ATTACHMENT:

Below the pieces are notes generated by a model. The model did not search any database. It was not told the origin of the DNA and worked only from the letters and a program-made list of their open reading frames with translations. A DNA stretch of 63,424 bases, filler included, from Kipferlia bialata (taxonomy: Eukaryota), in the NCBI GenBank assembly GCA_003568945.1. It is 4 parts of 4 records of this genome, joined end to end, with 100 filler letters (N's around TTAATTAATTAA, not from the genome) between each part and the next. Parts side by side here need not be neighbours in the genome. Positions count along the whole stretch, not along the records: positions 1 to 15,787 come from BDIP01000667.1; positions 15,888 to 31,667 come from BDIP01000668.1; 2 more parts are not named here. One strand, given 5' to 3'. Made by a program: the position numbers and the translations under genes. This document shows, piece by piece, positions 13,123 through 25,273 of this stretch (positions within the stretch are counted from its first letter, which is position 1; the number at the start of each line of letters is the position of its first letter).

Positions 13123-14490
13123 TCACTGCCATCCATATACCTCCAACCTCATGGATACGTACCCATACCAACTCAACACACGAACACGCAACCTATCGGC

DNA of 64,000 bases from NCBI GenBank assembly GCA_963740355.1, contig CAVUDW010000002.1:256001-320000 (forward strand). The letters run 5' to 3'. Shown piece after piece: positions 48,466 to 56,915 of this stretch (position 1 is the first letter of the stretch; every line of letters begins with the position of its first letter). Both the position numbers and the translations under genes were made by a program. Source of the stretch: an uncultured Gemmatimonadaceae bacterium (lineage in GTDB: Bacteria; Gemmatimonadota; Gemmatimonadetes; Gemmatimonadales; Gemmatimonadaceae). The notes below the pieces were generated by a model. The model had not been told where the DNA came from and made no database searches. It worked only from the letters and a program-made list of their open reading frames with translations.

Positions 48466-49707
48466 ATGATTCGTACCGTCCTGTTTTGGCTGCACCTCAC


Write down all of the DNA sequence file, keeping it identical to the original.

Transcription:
Below the pieces are notes generated by a model. The model did not search any database. It was not told the origin of the DNA and worked only from the letters and a program-made list of their open reading frames with translations. A DNA stretch of 63,424 bases, filler included, from Kipferlia bialata (taxonomy: Eukaryota), in the NCBI GenBank assembly GCA_003568945.1. It is 4 parts of 4 records of this genome, joined end to end, with 100 filler letters (N's around TTAATTAATTAA, not from the genome) between each part and the next. Parts side by side here need not be neighbours in the genome. Positions count along the whole stretch, not along the records: positions 1 to 15,787 come from BDIP01000667.1; positions 15,888 to 31,667 come from BDIP01000668.1; 2 more parts are not named here. One strand, given 5' to 3'. Made by a program: the position numbers and the translations under genes. This document shows, piece by piece, positions 13,123 through 25,273 of this stretch (positions within the stretch are counted from its first letter, which is position 1; the number at the start of each line of letters is the position of its first letter).

Positions 13123-14490
13123 TCACTGCCATCCATATACCTCCAACCTCATGGATACGTACCCATACCAACTCAACACACGAACACGCAACCTATCGGC

DNA of 64,000 bases from NCBI GenBank assembly GCA_963740355.1, contig CAVUDW010000002.1:256001-320000 (forward strand). The letters run 5' to 3'. Shown piece after piece: positions 48,466 to 56,915 of this stretch (position 1 is the first letter of the stretch; every line of letters begins with the position of its first letter). Both the position numbers and the translations under genes were made by a program. Source of the stretch: an uncultured Gemmatimonadaceae bacterium (lineage in GTDB: Bacteria; Gemmatimonadota; Gemmatimonadetes; Gemmatimonadales; Gemmatimonadaceae). The notes below the pieces were generated by a model. The model had not been told where the DNA came from and made no database searches. It worked only from the letters and a program-made list of their open reading frames with translations.

Positions 48466-49707
48466 ATGATTCGTACCGTCCTGTTTTGGCTGCACCTCAC